This site is a beta, which means it's a work in progress and we'll be adding more to it over the next few weeks. Your feedback helps us make things better, so please let us know what you think.
A man has been sentenced after fraudulently trying to evade the prohibition on the importation of cannabis.
Darshan Patel, 38, of Partridge Close, Covingham, Swindon, was sentenced to 14 months’ imprisonment, suspended for two years.
In October 2020, Wiltshire Police was contacted by the UK Border Agency who had intercepted several packets of a green herbal substance which tested positive for THC – tetrahydrocannabinol, the major psychoactive component in cannabis – addressed to Patel and his company RED EYEZ.
Products listed on the company’s website for sale included hash and leaf tea, advertised as hemp or CBD – alongside false claims these were legal to sell due to the low THC content of below 0.2%.
A warrant was obtained and in January 2021, Patel’s home address was raided and he was arrested.
Numerous items were seized including several phones, a quantity of herbal cannabis and cannabis resin, digital scales, cash and banking paperwork.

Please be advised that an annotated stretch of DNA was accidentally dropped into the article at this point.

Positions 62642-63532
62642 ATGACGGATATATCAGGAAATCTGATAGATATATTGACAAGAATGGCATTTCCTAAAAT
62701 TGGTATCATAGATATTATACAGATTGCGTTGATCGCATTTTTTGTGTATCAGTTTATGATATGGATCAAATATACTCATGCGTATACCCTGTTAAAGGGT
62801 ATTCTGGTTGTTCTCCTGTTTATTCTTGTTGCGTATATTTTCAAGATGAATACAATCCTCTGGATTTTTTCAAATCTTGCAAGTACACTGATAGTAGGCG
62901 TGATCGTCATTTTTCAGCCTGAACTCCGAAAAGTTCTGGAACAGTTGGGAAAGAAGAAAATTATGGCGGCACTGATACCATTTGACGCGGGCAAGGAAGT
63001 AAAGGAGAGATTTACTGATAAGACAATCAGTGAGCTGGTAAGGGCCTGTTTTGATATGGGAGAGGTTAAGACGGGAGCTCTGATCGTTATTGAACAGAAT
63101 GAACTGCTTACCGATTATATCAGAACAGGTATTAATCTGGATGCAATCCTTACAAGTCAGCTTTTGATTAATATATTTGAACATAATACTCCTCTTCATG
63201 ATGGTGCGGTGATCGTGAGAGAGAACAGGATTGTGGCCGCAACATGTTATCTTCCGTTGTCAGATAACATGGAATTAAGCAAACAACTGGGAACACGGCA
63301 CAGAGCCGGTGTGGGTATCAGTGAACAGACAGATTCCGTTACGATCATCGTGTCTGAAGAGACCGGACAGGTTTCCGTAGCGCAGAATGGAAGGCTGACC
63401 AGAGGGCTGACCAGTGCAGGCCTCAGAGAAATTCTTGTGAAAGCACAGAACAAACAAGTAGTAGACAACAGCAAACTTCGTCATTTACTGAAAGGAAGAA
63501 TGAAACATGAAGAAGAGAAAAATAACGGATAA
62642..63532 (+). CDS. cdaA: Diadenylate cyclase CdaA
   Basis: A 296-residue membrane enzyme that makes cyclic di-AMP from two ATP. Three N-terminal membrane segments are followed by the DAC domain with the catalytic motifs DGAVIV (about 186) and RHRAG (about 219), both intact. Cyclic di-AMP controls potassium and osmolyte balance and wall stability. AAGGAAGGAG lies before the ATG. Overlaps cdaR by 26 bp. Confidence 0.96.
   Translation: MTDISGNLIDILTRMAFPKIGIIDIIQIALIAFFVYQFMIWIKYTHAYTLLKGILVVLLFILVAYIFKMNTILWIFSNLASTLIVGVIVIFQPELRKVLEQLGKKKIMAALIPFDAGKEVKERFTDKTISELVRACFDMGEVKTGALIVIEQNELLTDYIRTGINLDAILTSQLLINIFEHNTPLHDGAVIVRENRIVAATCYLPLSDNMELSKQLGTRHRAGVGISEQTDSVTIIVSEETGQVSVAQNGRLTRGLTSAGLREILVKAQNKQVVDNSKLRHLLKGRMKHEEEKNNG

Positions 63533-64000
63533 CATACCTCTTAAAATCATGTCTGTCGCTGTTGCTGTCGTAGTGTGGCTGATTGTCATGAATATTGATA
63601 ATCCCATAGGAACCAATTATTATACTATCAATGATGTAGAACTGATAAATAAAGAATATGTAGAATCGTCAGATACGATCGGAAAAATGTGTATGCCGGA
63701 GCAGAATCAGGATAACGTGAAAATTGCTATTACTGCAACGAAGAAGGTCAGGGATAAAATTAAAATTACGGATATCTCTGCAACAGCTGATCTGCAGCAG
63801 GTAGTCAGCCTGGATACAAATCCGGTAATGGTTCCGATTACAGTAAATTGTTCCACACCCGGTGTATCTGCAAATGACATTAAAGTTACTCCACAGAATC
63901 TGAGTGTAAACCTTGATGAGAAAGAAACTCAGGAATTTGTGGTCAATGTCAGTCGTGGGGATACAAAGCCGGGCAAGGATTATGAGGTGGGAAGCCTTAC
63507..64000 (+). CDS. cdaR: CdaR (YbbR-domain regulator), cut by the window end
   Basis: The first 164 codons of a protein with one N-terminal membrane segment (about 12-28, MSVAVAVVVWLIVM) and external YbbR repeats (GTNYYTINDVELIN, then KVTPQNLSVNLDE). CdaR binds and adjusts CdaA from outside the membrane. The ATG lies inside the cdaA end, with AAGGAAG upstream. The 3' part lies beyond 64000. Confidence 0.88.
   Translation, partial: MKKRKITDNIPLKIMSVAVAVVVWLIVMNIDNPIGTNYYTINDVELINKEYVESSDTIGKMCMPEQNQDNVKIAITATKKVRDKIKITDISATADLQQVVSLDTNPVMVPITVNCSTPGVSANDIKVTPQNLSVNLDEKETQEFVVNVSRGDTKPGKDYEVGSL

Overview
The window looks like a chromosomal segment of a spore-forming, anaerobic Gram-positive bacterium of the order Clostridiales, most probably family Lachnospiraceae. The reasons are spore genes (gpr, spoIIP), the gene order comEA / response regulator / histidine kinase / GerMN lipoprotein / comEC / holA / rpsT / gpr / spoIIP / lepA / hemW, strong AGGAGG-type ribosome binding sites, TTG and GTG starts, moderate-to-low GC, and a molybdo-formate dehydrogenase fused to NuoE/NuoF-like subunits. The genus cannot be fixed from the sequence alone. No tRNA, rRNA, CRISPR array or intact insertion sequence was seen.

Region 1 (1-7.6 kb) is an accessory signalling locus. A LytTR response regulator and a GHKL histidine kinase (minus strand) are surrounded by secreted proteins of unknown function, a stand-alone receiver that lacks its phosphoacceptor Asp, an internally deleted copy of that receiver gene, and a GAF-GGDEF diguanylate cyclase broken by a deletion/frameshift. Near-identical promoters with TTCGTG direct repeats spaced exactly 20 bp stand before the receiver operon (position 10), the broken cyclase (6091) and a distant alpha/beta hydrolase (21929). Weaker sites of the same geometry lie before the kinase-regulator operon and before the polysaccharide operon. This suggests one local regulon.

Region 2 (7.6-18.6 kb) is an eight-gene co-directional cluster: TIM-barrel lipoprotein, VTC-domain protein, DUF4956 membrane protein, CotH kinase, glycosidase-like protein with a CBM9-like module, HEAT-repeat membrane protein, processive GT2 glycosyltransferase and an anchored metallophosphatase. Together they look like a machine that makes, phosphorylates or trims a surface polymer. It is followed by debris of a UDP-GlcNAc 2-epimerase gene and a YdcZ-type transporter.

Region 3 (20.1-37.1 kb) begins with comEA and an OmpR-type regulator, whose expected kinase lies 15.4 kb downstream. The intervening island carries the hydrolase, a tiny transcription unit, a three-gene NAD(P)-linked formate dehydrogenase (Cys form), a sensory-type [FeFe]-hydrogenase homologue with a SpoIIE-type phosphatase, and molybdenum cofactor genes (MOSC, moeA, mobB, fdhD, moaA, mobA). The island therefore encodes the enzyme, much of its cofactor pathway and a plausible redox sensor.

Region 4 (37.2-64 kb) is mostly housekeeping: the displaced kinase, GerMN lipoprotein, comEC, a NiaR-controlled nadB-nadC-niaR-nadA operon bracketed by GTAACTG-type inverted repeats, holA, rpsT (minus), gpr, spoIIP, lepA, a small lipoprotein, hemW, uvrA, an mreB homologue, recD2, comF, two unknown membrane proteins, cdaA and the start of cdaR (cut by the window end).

An investigation was carried out and forensic tests indicated that all exhibits were positive as cannabis.
Although they had much lower levels of THC, this doesn’t impact on the classification of the cannabis and cannabis resin as a Class B controlled substance under the Misuse of Drugs Act 1971.
On February 23 at Swindon Crown Court, Patel was sentenced on one count of possession of cannabis with intent to supply and three counts of being knowingly concerned in the fraudulent evasion of the prohibition on importation in relation to the Class B drug herbal cannabis.
Proceeds of crime proceedings are being instigated in relation to the benefit Patel has made from the illegal sale of cannabis.
PC Chris Hemns, then of the Fortitude Team, said: “Patel was caught trying to exploit the current legislation, essentially by using the law which governs the cultivation of hemp and applying it to the selling of cannabis products.
“Under the Misuse of Drugs Act 1971, it’s illegal to sell the leaves and flowers from a cannabis plant even when the THC level is below 0.2%.
“Despite trying to get around the system, we have caught up with him and this case is a reminder that selling controlled drugs, in whatever form, is harmful and we will always pursue it to the full extent of the law.”